What exactly should I need to teach? Here is a condensed version of the Kindergarten common core standards. Some of these I think are pretty advanced/1st grade like writing all the sight words and numbers to 100. Not everything is here- Just some of the bigger end of year goals. You can easily find your states standards by googling.
General Goals for end of Kindergarten
I can write my first and last name.
I can write capital letters and starting lowercase.
I know my colors.
I know all my letter names.
I know all my letter sounds and names.
I know all the vowels and their sounds.
I can read cvc words like cat and pig.
I can read all my sight words.
I can write all my sight words. (this is advanced imo)
I can rhyme.
I can segment words f-a-n.
I can identify all my shapes.
I can identify and write numbers 1-20.
I can count to 100 by 1s and 10s
I can add and subtract.
I can write a story with a combination of words and a picture. Words can be invented/phonetic spellings.
I can retell a story.
I know my address, parents names, and phone number.
How does that work? 20 minutes does not seem like enough time!
20-30 minutes is only the focused learning on academics. The rest of your days should be spent playing, doing art, outside and reading books. (see- what to do the rest of the time)
We don’t stop in the summer. We have even done work on “vacations” (hello plane trips!) This means less time per day.
A little work each day is better than lots all at once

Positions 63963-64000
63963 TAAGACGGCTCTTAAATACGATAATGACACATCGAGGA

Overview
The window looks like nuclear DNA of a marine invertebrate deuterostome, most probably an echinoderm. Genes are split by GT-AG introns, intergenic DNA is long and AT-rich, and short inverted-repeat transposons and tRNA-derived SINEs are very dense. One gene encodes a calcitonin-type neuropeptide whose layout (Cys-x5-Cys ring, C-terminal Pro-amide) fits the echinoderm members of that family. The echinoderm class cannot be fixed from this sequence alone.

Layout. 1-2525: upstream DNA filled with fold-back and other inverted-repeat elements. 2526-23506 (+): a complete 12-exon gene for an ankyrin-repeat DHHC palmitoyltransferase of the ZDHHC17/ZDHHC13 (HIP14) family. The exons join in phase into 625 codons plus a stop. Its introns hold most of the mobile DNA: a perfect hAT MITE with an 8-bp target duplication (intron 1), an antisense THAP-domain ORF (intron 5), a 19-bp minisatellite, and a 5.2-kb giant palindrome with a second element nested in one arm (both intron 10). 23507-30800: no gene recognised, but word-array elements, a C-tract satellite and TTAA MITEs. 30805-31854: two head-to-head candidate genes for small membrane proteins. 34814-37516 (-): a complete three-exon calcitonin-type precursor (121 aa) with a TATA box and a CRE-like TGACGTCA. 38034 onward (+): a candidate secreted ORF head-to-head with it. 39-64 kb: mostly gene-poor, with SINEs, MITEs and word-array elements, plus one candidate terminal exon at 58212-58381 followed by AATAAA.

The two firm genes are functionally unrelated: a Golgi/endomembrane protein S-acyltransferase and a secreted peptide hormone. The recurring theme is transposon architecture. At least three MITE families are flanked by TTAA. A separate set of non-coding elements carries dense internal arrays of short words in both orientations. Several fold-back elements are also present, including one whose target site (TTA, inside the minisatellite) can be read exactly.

Average attention span for a 5-6 year old is 10-15 minutes!
I like to work with the kids on the weekend or even evening when the other parent can work with a sibling/s
Working 1:1 is much more efficient than in a large group of 18-20 kids. Lessons in school are usually a 10-15 minute “lesson” on the rug, then activity, then wrap up. That lesson includes waiting for everyone to sit on the rug, calling on different kids and lengthy explanations and examples to get the majority to understand the concept. It also includes how to do the activity. Working 1:1 you can explain and do an activity all at the same time and at your child's pace. Like practicing letters/formation while making them out of playdoh.
Exploring the Metropolitan Museum of Art in NYC
What do we do the rest of the time? (I am sure you already are doing most of these things! See, you can do this!)
Play, play play, Go outside! Playdates, park dates, Processed based Art especially paint and clay, Outdoor and nature exploration, Read alouds, try a chapter book! Go to the library! Board games! Hike, Nature walks, children's museums or children’s programs at adult museums, and real life!
-Consider hiring a babysitter or mother's helper 1-2x a week
-Try trading a few hours regularly with another mom